Free Press adds it up: state funding cuts to pubcasting since 2008 total $85 million

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A report released today by media reform advocates at Free Press chronicles the impact of four years of budget battles in state capitals and finds that the public TV system is at a precarious tipping point.

Since the onset of the recession in 2008, public broadcasting stations in 24 states have lost $85 million in financial support from what has historically been one of their most reliable funding sources — state governments.

Public TV networks in at least four states — North Carolina, Oklahoma, Maine and Idaho — are considering shutting down transmitters serving sparsely populated regions, and New Hampshire Public Television is among those drastically scaling back on local production. To adjust to the loss of its entire $2.7 million state subsidy, New Hampshire Public Television has cut two-thirds of its local programming, including its public affairs show N.H. Outlook.

Co-authors of the report, “On the Chopping Block: State Budget Battles and the Future of Public Media,” contend that partisan lawmakers have unfairly targeted public broadcasting by enacting disproportionately deep cuts on stations as they sought to reduce state spending.

“In general, the cuts to public media are extreme when compared to budget cuts generally, meaning that public broadcasters are being forced to shoulder more than equal weight in these tough economic times,” write Josh Stearns and Mike Soha. “The result is that local public media risks becoming less local in their content and services to communities.”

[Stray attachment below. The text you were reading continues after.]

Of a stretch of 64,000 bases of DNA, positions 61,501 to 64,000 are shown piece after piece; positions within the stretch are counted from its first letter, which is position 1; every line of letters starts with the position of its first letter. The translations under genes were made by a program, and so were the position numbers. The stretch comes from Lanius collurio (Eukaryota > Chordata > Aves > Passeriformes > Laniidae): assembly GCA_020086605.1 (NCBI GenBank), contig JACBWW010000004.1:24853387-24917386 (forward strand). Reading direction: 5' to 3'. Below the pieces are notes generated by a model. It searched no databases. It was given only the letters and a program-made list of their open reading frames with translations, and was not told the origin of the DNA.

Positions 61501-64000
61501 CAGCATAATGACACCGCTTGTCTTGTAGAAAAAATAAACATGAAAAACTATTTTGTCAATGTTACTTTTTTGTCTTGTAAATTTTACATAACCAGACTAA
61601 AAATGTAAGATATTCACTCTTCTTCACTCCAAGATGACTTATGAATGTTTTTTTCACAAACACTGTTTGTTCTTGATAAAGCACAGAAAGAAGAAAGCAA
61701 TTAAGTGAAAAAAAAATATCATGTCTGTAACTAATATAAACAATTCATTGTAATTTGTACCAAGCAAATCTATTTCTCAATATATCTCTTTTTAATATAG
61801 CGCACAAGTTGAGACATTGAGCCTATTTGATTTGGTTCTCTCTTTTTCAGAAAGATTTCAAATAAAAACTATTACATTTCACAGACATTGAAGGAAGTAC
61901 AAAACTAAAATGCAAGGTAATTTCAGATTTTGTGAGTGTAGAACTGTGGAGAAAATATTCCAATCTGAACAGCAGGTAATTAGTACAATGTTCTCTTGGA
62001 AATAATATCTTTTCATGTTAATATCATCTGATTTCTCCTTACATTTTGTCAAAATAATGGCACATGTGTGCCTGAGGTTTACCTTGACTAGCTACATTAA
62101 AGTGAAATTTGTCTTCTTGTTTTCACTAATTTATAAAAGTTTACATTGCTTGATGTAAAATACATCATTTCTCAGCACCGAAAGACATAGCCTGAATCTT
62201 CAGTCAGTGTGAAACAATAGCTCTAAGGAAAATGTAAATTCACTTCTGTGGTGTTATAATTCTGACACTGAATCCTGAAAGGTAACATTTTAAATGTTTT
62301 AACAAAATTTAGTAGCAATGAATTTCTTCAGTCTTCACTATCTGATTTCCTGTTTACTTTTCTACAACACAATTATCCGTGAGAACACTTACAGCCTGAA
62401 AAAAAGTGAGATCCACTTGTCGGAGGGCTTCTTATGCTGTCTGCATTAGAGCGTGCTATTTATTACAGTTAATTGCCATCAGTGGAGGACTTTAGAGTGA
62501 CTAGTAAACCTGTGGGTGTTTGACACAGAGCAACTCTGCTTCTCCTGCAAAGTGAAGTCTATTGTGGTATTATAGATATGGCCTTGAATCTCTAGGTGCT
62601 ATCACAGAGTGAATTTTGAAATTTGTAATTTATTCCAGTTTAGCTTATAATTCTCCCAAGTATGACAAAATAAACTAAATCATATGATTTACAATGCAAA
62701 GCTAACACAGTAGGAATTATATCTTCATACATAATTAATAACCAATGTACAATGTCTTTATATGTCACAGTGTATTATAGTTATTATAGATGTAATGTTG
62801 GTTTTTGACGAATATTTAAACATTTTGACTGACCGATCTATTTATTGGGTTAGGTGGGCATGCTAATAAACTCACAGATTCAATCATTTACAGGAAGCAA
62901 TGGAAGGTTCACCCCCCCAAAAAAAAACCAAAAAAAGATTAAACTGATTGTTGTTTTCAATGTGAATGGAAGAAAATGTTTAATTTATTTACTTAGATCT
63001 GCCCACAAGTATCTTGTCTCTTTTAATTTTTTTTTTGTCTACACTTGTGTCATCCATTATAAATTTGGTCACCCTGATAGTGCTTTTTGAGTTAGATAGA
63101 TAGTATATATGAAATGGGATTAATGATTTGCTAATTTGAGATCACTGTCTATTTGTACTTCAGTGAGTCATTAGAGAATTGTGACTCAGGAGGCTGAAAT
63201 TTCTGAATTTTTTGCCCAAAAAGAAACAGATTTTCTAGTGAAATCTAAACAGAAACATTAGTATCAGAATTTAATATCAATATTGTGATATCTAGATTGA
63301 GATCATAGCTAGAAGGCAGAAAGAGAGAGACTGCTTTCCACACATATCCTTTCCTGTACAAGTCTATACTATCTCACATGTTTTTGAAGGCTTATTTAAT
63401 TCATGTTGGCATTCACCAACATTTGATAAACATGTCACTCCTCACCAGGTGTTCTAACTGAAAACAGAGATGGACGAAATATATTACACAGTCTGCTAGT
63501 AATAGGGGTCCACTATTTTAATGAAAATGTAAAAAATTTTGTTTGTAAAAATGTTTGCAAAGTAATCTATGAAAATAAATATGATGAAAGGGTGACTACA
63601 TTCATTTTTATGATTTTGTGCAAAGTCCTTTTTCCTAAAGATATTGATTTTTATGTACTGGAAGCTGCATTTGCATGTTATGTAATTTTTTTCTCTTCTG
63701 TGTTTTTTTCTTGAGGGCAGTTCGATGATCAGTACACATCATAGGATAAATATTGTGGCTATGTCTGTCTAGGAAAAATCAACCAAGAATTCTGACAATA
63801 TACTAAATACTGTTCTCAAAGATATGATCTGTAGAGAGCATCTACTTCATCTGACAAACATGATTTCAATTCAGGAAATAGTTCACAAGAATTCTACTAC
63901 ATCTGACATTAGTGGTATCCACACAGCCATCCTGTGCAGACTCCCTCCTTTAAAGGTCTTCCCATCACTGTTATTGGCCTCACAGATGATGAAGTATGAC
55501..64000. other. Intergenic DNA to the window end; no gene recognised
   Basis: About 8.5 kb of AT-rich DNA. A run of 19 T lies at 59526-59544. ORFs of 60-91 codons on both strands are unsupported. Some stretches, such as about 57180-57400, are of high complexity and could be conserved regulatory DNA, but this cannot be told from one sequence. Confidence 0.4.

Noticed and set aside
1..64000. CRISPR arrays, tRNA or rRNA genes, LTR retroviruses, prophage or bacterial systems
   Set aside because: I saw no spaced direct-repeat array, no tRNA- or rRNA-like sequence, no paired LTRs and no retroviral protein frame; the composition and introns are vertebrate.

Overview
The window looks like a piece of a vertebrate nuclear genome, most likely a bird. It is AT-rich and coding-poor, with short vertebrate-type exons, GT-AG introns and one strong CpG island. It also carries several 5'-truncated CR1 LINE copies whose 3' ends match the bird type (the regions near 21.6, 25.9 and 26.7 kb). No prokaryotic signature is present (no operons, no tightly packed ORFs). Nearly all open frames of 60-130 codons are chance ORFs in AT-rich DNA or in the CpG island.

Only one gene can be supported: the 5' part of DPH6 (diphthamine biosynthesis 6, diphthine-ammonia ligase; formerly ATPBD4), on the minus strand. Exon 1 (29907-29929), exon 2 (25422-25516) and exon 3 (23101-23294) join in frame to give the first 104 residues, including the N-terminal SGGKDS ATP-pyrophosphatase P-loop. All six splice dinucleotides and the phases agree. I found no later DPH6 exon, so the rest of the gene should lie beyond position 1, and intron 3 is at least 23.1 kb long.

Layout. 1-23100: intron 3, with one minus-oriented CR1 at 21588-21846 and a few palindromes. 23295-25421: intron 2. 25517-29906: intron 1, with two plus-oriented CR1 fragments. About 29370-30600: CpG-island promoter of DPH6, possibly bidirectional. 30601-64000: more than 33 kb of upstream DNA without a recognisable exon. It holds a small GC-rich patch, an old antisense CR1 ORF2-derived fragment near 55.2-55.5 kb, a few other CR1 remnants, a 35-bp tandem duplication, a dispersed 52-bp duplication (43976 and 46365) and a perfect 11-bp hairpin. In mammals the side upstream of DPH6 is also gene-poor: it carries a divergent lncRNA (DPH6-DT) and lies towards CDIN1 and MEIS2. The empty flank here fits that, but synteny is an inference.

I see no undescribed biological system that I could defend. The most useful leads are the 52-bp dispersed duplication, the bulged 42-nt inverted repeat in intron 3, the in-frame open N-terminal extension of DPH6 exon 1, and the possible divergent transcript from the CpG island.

Looking cumulatively over the cuts imposed in the past four years, they estimate that public media has lost $202 million in annual support. Among those hardest hit have been stations in Florida, New Hampshire, New Jersey and Pennsylvania — where policy makers completely zeroed-out pubcasting appropriations. In Alabama, Indiana, Kansas and South Carolina, state aid declined by 50 percent since 2008.

Stearns and Soha see bright spots for public media to recover and potentially reverse the funding losses. They point to states in which lawmakers worked on a bipartisan basis to preserve aid to pubcasting — and call for reforms at the state level to strengthen firewall protections.

“[R]ecent events illustrate that while our public media system still enjoys support across affiliations at the local level, it needs new structures and policies to protect it from extremists’ political meddling.”

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